November 28, 2007

’tis the season…. fill in the blank with whatever season you like.  It could be baseball, football, opera, Spring, Duck Season (or Wabbit season, for you Daffy Duck fans) and if you’re in southwestern Pennsylvania right now, it’s hunting season!  For this installment of “this terrestrial ball”  I’d like to talk about the holiday season, Christmas in particular.  ‘Tis the season when radio stations play the worst renditions of Christmas songs recorded by shallow pop stars.

 Let’s look at two categories:  Good Songs/Bad Versions, and Bad Songs/No Cover could ever be good. 

 Good Songs/Bad Versions first:  The classic, and semi-classical song, O Holy Night.  This is a dead giveaway to anyone who has studied voice.  A singer breathes with the phrases, and the phrases in music tend to fall naturally with the way we speak.  When we speak, we do not take a breath between syllables.  When we sing, it is improper, and the sign of a poor singer, to breathe mid-word.  Destiny’s Child, Mariah Carey, Whitney Houston, take note:  Don’t breathe in the middle of a word.  If you need a breath at that point in the song, you need to do some more work.   The melody:  there are definite pitches in this song.  There were written down by Adolphe Adam in 1847.  Trained musicians expect to hear something relatively close to those pitches that Adolphe put on paper.  Singers who need to take a look at the music:  Christina Aguilera, Michael Bolton, David Hasselhoff, LeAnn Rimes, Jessica Simpson, and others too numerous to mention.  One final piece of advice:  the word divine is sung with a short i sound in the first syllable in order to produce a pure vowel sound’  please do not sing “dee-vine.”

Anything said about “O Holy Night” can be said about the following list of songs and carols:

  • Silent Night
  • Joy to the World
  • Hark! The Herald Angels Sing
  • O Come All Ye Faithful
  • O Little Town of Bethlehem

I guess I should mention that I really do enjoy a good gospel song, and that I know that the gospel genre employs a liberal use of melodic ornamentation.  These songs do not need that kind of enhancement; the melodies are beautiful on their own.  If G.F. Handel had wanted more pitches on each syllable of Joy to the World he would have written it that way.  He was, afterall, a master of melisma ( a group of notes or tones sung on one syllable) but he didn’t write them into the melody of Joy to the World.  Find the pitches, stay there.  If you’ve got a decent voice, the song will be lovely. 

That is just a brief cover of the traditional/sacred holiday music.  Some secular songs suffer just as severely as the sacred ones.  The Christmas Song, and Have Yourself a Merry Little Christmas come to mind.  White Christmas is reported to be the most recorded Christmas song, so we can imagine how many of them are just plain bad. Other versions are mediocre, and there are very few that are good.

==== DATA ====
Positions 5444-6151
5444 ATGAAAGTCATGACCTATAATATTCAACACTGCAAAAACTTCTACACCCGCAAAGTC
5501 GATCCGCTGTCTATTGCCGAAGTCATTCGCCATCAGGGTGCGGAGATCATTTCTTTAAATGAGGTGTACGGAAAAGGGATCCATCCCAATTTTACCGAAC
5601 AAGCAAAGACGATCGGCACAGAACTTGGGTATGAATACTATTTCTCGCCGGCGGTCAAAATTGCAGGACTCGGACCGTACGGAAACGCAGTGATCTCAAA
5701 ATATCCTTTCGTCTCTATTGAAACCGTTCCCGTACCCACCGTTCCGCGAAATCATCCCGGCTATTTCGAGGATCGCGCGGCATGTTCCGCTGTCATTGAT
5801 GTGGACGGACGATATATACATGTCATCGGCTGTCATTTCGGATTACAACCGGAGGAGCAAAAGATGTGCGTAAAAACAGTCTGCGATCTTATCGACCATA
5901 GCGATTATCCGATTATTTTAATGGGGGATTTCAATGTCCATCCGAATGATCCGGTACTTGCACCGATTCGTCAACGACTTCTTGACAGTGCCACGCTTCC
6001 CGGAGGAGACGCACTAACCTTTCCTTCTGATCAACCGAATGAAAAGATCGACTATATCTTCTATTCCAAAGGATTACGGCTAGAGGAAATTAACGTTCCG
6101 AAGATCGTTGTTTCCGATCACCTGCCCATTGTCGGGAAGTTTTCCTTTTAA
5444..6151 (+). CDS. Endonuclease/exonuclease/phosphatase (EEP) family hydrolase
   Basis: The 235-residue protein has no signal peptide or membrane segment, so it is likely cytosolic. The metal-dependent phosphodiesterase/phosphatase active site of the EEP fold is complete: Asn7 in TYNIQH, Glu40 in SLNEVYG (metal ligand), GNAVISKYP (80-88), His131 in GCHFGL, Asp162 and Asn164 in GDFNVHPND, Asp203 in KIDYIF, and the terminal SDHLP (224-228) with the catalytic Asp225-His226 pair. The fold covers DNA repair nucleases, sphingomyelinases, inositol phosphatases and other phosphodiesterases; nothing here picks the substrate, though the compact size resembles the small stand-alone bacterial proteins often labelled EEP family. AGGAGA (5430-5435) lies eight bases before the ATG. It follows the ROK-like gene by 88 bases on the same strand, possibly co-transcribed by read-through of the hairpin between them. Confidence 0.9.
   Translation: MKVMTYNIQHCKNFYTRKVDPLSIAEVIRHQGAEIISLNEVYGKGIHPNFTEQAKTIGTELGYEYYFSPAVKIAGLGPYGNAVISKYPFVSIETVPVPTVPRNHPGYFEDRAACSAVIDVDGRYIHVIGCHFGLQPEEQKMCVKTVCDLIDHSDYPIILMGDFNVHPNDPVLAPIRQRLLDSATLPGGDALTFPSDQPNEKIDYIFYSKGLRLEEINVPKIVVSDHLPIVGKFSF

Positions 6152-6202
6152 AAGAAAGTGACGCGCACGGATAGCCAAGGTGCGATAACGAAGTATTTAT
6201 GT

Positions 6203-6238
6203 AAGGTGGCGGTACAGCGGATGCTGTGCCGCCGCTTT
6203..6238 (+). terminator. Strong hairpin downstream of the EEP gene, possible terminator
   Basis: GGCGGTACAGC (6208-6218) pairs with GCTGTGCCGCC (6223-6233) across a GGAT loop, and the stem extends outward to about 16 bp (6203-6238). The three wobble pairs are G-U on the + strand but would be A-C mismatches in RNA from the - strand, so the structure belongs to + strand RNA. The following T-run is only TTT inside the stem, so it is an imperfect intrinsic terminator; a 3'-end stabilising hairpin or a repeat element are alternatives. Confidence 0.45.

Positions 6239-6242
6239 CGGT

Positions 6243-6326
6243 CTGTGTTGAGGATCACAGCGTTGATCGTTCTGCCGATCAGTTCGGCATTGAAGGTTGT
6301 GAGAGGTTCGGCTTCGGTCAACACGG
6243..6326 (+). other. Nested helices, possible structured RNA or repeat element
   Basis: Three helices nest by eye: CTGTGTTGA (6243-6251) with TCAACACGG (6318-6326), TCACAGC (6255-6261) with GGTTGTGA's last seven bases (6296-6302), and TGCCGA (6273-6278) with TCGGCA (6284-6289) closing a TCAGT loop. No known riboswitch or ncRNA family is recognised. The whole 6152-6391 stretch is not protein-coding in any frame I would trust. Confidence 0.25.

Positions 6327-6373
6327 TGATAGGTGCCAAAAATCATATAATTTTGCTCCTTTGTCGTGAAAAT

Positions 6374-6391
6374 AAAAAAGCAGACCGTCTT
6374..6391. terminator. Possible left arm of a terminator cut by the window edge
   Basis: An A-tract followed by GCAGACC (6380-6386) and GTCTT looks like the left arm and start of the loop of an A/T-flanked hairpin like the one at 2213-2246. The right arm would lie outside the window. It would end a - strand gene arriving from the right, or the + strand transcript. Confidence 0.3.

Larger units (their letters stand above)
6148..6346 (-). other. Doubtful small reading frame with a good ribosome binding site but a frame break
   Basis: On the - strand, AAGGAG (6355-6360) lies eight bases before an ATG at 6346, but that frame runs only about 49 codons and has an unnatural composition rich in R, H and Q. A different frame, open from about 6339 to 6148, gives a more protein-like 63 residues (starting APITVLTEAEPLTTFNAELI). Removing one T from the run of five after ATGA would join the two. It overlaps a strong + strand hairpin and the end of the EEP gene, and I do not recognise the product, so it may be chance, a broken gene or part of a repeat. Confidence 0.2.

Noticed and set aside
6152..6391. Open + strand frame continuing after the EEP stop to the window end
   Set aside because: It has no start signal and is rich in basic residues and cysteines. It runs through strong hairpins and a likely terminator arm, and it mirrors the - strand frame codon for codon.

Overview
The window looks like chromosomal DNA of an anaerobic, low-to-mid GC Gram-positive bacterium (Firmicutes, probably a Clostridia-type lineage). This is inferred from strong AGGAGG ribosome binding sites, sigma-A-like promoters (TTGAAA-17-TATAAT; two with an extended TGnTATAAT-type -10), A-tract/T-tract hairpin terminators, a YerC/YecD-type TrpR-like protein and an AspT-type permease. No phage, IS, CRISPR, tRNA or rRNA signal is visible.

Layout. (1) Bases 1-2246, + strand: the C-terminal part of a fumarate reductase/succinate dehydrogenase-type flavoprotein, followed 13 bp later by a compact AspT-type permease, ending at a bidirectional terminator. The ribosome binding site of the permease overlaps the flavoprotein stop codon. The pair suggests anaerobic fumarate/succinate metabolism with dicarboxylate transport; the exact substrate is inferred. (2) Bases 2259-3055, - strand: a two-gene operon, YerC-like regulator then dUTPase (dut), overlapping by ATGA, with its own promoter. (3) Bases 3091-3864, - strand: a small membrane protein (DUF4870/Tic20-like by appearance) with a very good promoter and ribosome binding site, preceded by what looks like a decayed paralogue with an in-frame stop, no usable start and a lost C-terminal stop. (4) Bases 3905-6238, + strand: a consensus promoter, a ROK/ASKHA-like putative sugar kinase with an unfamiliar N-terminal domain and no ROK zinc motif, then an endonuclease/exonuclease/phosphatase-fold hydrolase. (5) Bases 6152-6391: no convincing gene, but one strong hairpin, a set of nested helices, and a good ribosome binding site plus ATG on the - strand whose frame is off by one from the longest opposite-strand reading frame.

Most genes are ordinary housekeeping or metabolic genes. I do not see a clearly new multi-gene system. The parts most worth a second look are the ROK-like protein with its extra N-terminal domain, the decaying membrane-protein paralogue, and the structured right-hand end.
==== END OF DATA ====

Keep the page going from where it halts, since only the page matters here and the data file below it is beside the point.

On to the songs that are just bad and could never be good, no matter who attempts the cover.  Let’s start with Christmas Shoes.  What a blatant attempt to pull at the heart strings!   Here are a few more that just don’t do it for me:

  • Last Christmas
  • Celebrate Me Home  (this is a Christmas song???)
  • Same Old Lang Syne (again, it mentions Christmas Eve, so that makes it a Christmas song?  NO!)
  • All I Want for Christmas is You (put your sex drive aside for one night)
  • Snoopy’s Christmas (are we talking about the dog, or some WWI pilot?)
  • Wonderful Christmastime (we get it, you’re having a good time)
  • Where are You, Christmas?(pre-adolescent girls who think they are Faith Hill have murdered this song in countless middle school concerts.)

One last thing:  some pop stars just don’t seem to be able to pull off the Christmas album.  Sorry Carly Simon, I love you, but that holiday album is weak.  Neil Diamond, something just isn’t right about your cover of God Rest Ye Merry Gentlemen.  Stevie Wonder, Twisted Sister, Britney Spears, I’m just not feeling the holiday spirit from your tunes.  Ella Fitzgerald, you’re a great crooner, but who arranged your charts for Jingle Bells and Santa Claus is Coming to Town.  You’re worthy of better.  Babs, I love your Ave Maria, and have even been thrilled by your Jingle Bells? up to the point where you remind me that you don’t really care to celebrate Christmas the same way I do. It’s where the music pauses and you let out a nasally “upsought?”  Then I just feel patronized, which is the point of this rant;  it seems that most of these Christmas albums are more of an attempt to capitalize on a sacred holiday without considering the cost to the beautiful songs that are being sacrificed.